Last month’s gathering of Lean Startup Melbourne was devoted to the emotional and psychological downsides to being an entrepreneur. Whether building a startup or managing a successful corporate career, we are accustomed to reading about business success stories; but while we do learn something about corporate failures, we don’t hear much about the personal cost when things don’t go as planned.
But first, given the seriousness of this topic, if anyone reading this feels in need of help then there are some excellent information and support resources available listed here. There are also some useful reference articles such as this.
The evening’s panel Q&A discussion was preceded by a very moving account from Tom Howard, co-founder of Adioso on his own challenges in building a startup, about which he has written here. Tom’s frank and honest story about dealing with personal struggles while trying to manage investor expectations was neatly summed up in this observation: “Writing essays on our struggle was some of the best marketing.”
The panel members were drawn from a mix of startup, entrepreneurial and corporate backgrounds, and their stories revealed episodes of depression, near-bankruptcy and burn-out – tales possibly all too familiar to some experienced startup veterans in the audience, or merely spectres of what the future may hold for other budding entrepreneurs eager to learn from their peers. One of the panel, Andre Obradovic is now a public speaker on mental health issues, and has channeled his own experiences into advocacy and raising awareness.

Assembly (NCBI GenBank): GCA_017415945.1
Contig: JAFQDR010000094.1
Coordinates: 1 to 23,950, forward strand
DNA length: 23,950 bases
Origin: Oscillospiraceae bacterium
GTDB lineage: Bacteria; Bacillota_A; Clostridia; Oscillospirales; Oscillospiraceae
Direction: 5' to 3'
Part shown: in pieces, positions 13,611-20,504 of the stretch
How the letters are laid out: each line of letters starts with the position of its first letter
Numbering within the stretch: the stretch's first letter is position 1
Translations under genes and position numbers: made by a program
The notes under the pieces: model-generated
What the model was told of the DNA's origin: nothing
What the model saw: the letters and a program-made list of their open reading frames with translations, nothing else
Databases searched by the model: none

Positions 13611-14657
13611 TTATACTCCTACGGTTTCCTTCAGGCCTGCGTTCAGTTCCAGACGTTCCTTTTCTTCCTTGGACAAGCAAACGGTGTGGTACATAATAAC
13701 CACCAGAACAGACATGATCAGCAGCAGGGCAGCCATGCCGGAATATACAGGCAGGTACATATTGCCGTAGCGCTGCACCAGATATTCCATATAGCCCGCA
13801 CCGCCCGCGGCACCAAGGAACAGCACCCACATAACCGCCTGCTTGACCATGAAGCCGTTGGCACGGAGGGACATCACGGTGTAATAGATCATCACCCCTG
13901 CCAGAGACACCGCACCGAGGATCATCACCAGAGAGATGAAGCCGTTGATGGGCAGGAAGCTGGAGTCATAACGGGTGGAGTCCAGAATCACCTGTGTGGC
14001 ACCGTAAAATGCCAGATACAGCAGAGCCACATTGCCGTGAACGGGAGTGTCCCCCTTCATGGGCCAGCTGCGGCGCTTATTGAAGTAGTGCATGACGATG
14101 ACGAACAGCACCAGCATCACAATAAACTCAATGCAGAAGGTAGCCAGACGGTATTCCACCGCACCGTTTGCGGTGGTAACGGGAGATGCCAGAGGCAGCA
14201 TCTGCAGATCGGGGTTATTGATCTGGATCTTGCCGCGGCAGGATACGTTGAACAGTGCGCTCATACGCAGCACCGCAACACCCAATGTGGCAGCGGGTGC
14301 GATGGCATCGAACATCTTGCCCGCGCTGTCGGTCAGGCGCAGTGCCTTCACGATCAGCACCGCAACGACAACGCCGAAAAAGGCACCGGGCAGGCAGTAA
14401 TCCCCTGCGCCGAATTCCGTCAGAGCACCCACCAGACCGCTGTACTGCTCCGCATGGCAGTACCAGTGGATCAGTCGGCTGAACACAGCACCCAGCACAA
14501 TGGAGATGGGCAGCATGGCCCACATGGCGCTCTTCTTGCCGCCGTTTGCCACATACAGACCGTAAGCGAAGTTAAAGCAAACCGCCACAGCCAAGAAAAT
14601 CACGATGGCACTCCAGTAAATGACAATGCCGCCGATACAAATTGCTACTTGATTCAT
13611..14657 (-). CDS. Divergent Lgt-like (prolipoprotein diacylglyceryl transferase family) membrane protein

If there was one recurring theme that ran through the discussion, it was the surprise at what happened to them – seemingly successful individuals who suddenly encountered severe setbacks (personal, financial, emotional, psychological), that came close to derailing their ability to function in their roles (as people, partners, parents or employers). The positive conclusion was that in recognising what was happening, and doing something about it, these individuals have managed to rebuild their lives and their careers, and are probably all the stronger and more resilient as a result.
Meanwhile, a number of hopeful startups were brave enough on the night to showcase their projects in the evening’s Startup Alley: Influx (outsourced customer support for online businesses), Cloakr (mobile device solution for coat check services), Jutsu (personal goal-setting app), Followus (social media site management for small business) and Brakeboard (braking systems for skateboards).
Finally, the evening’s event was sponsored by a clutch of generous supporters: Mondelēz International, InnovAction, Zendesk, Bluechilli, The X Gene and hosts Inspire9.